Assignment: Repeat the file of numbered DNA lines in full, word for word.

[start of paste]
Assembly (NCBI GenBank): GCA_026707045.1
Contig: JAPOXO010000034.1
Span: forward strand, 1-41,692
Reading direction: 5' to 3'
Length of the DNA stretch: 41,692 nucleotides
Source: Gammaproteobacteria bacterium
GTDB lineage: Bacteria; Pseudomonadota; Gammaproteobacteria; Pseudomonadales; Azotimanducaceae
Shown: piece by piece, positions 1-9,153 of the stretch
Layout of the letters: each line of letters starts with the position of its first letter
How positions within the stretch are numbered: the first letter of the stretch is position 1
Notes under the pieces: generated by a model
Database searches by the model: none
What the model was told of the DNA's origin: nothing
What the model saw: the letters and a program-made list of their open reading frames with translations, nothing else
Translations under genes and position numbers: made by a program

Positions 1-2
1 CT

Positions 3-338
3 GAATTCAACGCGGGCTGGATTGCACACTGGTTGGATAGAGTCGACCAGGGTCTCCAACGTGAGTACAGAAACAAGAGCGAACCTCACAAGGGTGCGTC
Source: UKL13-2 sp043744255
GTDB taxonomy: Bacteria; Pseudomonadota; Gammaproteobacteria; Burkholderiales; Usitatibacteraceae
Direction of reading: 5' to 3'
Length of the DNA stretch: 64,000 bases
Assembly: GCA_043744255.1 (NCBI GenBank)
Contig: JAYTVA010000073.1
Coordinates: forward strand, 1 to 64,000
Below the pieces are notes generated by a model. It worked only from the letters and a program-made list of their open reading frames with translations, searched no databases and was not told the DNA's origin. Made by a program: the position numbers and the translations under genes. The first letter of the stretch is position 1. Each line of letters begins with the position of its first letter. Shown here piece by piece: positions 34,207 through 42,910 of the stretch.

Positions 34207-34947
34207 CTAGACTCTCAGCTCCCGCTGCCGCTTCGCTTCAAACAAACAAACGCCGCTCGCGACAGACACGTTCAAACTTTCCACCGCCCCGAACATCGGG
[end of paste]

Assembly (NCBI GenBank): GCA_026707045.1
Contig: JAPOXO010000034.1
Span: forward strand, 1-41,692
Reading direction: 5' to 3'
Length of the DNA stretch: 41,692 nucleotides
Source: Gammaproteobacteria bacterium
GTDB lineage: Bacteria; Pseudomonadota; Gammaproteobacteria; Pseudomonadales; Azotimanducaceae
Shown: piece by piece, positions 1-9,153 of the stretch
Layout of the letters: each line of letters starts with the position of its first letter
How positions within the stretch are numbered: the first letter of the stretch is position 1
Notes under the pieces: generated by a model
Database searches by the model: none
What the model was told of the DNA's origin: nothing
What the model saw: the letters and a program-made list of their open reading frames with translations, nothing else
Translations under genes and position numbers: made by a program

Positions 1-2
1 CT

Positions 3-338
3 GAATTCAACGCGGGCTGGATTGCACACTGGTTGGATAGAGTCGACCAGGGTCTCCAACGTGAGTACAGAAACAAGAGCGAACCTCACAAGGGTGCGTC
Source: UKL13-2 sp043744255
GTDB taxonomy: Bacteria; Pseudomonadota; Gammaproteobacteria; Burkholderiales; Usitatibacteraceae
Direction of reading: 5' to 3'
Length of the DNA stretch: 64,000 bases
Assembly: GCA_043744255.1 (NCBI GenBank)
Contig: JAYTVA010000073.1
Coordinates: forward strand, 1 to 64,000
Below the pieces are notes generated by a model. It worked only from the letters and a program-made list of their open reading frames with translations, searched no databases and was not told the DNA's origin. Made by a program: the position numbers and the translations under genes. The first letter of the stretch is position 1. Each line of letters begins with the position of its first letter. Shown here piece by piece: positions 34,207 through 42,910 of the stretch.

Positions 34207-34947
34207 CTAGACTCTCAGCTCCCGCTGCCGCTTCGCTTCAAACAAACAAACGCCGCTCGCGACAGACACGTTCAAACTTTCCACCGCCCCGAACATCGGG